Monday, June 15, 2009
You have got to read this book. Put everything else aside, find a comfortable chair, and start reading. Actually, you won't even need a comfortable chair, because once you start reading, you won't notice where you are or what you're sitting on. This book is that good. This was my first time to read John Hart, and after reading The Last Child, I intend to go back and read his two previous books as soon as possible. It is the perfect blend of page-turning suspense, intriguing plot, and characters that come alive on the page. Johnny Merriman is a 13-year-old boy who has had to grow up way too fast, and Clyde Hunt is the detective who always seems to be one or two steps behind Johnny. (That was my one and only complaint about this book--I was disappointed that it took Hunt so long to figure out what Johnny was up to!) Johnny's sister Alyssa disappeared a year ago, his father left shortly after that, and his mother totally fell apart. Johnny's life is devoted to trying to find Alyssa, escaping the wrath of his mother's cold and heartless "boyfriend" (more like drug supplier) Ken, and trying to watch out for his fragile mother as best as he can. Hunt, who was the lead detective on Alyssa's case, is obsessed with the case and tries to keep tabs on Johnny and his mother. Then another young girl is abducted, and the nightmare escalates. If you like a good crime novel, or a good character-driven novel, you will love this book. Read it.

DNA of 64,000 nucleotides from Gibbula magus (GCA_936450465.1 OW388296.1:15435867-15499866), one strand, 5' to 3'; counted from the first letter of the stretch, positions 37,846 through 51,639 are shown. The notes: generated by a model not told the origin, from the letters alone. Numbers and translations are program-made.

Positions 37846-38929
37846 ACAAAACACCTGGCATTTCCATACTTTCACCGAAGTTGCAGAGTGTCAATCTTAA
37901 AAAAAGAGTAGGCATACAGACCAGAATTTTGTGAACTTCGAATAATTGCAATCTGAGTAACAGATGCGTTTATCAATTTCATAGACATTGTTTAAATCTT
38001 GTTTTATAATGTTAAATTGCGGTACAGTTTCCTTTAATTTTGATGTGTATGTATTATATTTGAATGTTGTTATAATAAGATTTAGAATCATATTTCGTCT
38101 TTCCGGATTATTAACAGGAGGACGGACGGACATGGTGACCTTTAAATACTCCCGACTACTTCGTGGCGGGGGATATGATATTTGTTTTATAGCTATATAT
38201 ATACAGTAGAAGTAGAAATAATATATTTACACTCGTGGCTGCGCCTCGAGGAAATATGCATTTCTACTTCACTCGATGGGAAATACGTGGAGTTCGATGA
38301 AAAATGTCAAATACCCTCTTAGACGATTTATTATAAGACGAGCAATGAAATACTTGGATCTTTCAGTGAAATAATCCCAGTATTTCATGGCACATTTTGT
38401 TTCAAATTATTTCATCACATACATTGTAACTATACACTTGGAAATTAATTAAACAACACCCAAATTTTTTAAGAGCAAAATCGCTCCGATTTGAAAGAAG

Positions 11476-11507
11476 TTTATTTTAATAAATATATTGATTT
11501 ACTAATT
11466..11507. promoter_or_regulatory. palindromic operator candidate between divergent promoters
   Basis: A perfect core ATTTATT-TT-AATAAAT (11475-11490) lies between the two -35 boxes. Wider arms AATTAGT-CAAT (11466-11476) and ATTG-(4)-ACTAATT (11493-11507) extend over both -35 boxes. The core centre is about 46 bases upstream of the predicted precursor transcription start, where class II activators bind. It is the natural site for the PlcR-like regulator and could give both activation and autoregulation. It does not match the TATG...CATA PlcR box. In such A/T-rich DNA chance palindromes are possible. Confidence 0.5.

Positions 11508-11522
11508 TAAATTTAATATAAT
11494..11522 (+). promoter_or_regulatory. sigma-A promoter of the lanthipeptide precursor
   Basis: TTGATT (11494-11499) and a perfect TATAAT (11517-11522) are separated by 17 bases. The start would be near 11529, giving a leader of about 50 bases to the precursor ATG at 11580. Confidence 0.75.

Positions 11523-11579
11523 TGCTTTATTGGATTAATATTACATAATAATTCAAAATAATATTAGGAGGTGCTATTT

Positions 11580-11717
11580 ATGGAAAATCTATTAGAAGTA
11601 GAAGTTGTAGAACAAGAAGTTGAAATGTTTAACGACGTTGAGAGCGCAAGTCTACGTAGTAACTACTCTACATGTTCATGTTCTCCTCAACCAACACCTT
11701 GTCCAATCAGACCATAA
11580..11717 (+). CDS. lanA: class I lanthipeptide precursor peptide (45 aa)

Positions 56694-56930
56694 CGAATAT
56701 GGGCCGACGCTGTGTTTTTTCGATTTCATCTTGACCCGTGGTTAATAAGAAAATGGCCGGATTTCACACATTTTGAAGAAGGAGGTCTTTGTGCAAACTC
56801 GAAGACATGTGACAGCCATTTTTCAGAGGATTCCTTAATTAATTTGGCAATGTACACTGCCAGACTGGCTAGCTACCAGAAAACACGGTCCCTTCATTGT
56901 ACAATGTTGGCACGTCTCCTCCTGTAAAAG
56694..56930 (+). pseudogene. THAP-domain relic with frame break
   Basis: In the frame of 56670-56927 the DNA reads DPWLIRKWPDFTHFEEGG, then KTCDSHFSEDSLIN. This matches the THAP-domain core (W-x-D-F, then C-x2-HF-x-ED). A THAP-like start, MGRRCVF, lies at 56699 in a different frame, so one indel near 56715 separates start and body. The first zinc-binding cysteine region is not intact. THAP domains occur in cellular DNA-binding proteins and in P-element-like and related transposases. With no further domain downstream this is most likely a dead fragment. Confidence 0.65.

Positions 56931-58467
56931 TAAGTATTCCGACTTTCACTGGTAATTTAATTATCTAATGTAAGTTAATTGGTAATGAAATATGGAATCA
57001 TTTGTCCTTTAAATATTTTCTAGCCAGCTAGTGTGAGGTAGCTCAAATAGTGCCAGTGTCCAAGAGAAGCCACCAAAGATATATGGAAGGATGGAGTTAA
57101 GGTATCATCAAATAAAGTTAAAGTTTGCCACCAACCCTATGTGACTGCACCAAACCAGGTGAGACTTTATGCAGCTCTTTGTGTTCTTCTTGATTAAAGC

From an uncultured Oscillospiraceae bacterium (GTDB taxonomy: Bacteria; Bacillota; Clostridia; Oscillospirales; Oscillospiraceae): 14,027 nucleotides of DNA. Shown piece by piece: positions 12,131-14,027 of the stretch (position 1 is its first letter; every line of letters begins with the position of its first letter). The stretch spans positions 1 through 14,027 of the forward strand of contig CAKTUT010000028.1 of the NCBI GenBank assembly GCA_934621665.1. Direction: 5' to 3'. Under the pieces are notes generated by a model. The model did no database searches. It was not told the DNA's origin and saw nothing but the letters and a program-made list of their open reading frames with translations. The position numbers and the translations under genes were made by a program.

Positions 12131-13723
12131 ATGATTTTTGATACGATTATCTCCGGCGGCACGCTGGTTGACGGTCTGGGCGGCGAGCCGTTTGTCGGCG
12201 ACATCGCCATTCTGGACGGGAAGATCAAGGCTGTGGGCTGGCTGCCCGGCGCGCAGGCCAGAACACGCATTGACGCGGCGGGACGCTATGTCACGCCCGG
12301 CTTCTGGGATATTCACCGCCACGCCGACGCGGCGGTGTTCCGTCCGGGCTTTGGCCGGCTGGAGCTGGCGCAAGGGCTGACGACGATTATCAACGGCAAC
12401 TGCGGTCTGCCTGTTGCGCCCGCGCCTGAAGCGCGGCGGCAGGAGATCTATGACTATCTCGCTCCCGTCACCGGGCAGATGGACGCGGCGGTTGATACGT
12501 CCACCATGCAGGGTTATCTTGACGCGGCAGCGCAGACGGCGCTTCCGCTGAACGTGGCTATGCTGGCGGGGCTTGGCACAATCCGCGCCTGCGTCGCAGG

Monday, June 08, 2009
Remembering the Bones, by Frances Itani, is a delightful book about a delightful woman in a not-so-delightful predicament. Georgina Danforth is on her way to visit the queen when her life takes a big turn. She shares Queen Elizabeth II's birthday, so she is one of 99 who is invited to a big party celebrating their 80th birthdays. On her way to the airport, Georgie, who is excited and distracted, veers off the road and into a ravine. She is injured and unable to move very far. Her car and herself are hidden from the road. She comforts herself by remembering and naming all the bones of the body, which she learned as a child by poring over her grandfather's anatomy books. She also remembers many scenes from her life, and reflects on whether she has lived a worthy one. At least one reviewer has said that Georgie's musings are very awkward and disordered, but wouldn't your thoughts be a little in disarray if you were in pain and lying in a ditch, wondering if you would ever be found? This is a wonderful story about a woman's life, with a tension growing with every page, as the reader wonders about Georgie's fate. This is the Morning Book Club's selection for June. Come and discuss the book with us on June 26, at 9 a.m.